Monica Roberts

Black In America

Filed By Monica Roberts | July 17, 2008 1:00 PM | comments

Filed in: Entertainment, Media
Tags: CNN report, Monica Roberts, Soledad O'Brien

Next week you may want to either tune in or set your Tivo's for an upcoming CNN program hosted by Soledad O'Brien.Soledad OBrien1.jpg

It's called Black In America and the four hour show spread out over two nights will be broadcast on July 23 and 24.

The first night will talk about the issues facing Black women, and the second night will be devoted to the issues Black men have to deal with.

Here's a preview of the show.

I'm definitely planning on tuning in to see how Soledad handled it and will probably comment on it once the show has been broadcast.

There are a lot of misconceptions, myths and outright disinformation floating around about my people. The fact that we live in two separate Americas that don't interact much doesn't help in breaking that wall down.

Hopefully, this four hour special report will help educate and inform people about some of the challenges about being Black in America.

And you can count on me to keep informing you Projectors of some of the challenges that are inherent in being Black and transgender in America.

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The fact that we live in two separate Americas that don't interact much doesn't help in breaking that wall down.

I continue to be amazed at this, even though working together and going to school together gives us more opportunities than we have had in the past to invite those of other races to our own family and groups' social activities.

And MLK said (my paraphrase), "The most segregated hour in America is between 9 and 10 on Sunday morning." ...

... But I, for one, have come to refuse to worship regularly in a congregation that does not have both white and black members: "welcoming" other races is not enough --- what are you doing to ensure that members of the less numerous race(s) actually show up, and feel comfortable enough to make a habit out of coming back?

Monica, thanks for telling us the date for this. I was looking for it on this week's TV schedule so that I could Tivo it. Now I know!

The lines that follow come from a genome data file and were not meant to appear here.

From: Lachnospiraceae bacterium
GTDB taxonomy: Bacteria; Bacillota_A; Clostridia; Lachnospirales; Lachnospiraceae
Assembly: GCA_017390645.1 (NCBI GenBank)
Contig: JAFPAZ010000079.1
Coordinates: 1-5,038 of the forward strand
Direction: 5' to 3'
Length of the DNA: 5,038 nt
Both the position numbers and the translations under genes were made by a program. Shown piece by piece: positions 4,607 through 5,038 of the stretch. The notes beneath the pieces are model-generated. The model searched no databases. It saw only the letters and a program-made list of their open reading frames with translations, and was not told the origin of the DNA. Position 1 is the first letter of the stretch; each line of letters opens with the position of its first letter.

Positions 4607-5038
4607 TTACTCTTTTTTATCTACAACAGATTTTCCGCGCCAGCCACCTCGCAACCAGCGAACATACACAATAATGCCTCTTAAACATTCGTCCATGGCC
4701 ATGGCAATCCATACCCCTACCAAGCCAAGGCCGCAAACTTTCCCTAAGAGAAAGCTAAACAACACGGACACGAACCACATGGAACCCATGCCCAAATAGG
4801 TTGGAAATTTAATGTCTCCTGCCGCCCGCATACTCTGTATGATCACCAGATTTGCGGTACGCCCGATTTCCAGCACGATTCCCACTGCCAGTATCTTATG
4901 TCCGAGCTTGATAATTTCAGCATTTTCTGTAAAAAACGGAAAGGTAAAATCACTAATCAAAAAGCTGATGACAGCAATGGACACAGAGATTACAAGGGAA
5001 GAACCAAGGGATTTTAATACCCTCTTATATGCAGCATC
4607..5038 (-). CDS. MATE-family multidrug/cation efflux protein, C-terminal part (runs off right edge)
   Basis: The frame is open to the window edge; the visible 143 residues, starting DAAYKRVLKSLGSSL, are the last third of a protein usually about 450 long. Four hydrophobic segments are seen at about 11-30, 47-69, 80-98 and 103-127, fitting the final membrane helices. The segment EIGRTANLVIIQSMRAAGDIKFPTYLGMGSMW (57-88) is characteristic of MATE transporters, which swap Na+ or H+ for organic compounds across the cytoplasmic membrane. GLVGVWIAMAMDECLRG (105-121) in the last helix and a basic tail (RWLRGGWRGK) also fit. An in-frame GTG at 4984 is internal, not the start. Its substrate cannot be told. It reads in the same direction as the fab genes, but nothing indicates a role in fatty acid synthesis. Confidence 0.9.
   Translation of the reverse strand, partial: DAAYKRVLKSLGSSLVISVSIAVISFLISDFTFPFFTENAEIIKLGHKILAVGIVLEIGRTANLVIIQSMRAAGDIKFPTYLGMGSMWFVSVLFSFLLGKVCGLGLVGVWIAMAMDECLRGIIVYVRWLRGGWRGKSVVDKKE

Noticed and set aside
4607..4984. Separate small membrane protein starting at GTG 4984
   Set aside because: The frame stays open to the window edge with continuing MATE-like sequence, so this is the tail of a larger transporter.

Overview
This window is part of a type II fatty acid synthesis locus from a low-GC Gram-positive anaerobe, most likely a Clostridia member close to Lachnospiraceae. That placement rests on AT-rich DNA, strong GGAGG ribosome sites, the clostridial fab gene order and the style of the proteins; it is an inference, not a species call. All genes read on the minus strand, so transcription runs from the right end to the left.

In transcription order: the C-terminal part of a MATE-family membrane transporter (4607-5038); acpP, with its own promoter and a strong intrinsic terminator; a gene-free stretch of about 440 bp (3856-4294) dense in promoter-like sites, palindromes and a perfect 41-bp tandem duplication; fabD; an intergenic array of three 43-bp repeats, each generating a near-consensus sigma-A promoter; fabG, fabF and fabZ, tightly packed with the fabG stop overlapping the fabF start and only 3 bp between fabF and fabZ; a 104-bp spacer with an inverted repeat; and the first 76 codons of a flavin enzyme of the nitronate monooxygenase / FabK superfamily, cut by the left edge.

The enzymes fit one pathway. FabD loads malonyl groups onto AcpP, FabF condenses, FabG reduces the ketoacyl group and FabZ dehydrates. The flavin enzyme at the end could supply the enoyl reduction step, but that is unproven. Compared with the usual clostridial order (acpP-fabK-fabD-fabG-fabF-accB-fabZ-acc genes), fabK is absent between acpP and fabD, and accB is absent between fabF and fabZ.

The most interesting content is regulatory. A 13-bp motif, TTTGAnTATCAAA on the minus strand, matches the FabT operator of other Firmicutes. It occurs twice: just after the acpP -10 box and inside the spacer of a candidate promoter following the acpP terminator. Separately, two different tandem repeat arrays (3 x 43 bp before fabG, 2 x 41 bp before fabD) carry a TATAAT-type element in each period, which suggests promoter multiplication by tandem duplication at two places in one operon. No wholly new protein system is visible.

That's great, AJ!

I'd disagree, though, that our schools are much more integrated than they were 50 years ago. I went to a school of 4000 with under 20 black students each year. I only took three classes the entire time I was there with a black classmate in the room.

And then a close native friend of mine (of Mexican nationality) showed me his yearbook from high school when we were in college, and it was filled with Spanish last names and dark-skinned students. Almost no one who'd be considered "white" under America's racial paradigm, and not that many black students either.

Schools are still very much segregated.

I had a interesting high school experience. I was in a gifted and talented magnet high school program housed on an all-Black campus.

The program was 40% white, 40% black and 20% Latino/a and Asian. My high school was 95% Black.

The interesting thing about that was when my high school opened its doors in 1959, the campus was all white up until about 1967. Actress JoBeth Williams is an alum along with former Houston police chief Elizabeth Watson.

I was a library assistant my senior year. We had a collection in the back of every yearbook ever published and when I was done with my duties I'd peruse them. There was not a single Black student in those yearbooks until about 1964.

The switchover to Black majority status came about 1968, which was dramatically chronicled by the steady increase of Black students from 1964 onwards. There was rough parity by 1967, the year I started kindergarten in HISD, and by that time 'white fight' was in full gear from South Park to the northwest, west and southwest sections of Houston and Pearland to the south.

Sorry, Alex, when I said "school" I meant and should have said "college" --- and although I realize that many smaller colleges are still racially monotone, many of the major American universities have literally international student bodies. Indiana University at Bloomington, for example, has both students and faculty from all over the world.

But I realize that each person's educational experience is unique.

(And yes, my high school was totally WASP --- in fact, I had never even met a Jewish person before my Psychology 101 prof my freshman year at IU --- now that's a sheltered childhood!)

Robert Ganshorn Robert Ganshorn | July 21, 2008 9:17 AM

Monica, my grade school was even integrated including the teachers. I just think of it as a great shame that so many of all races I started with, dropped out at sixteen.

Bright people, caught up in a bad choice of the moment.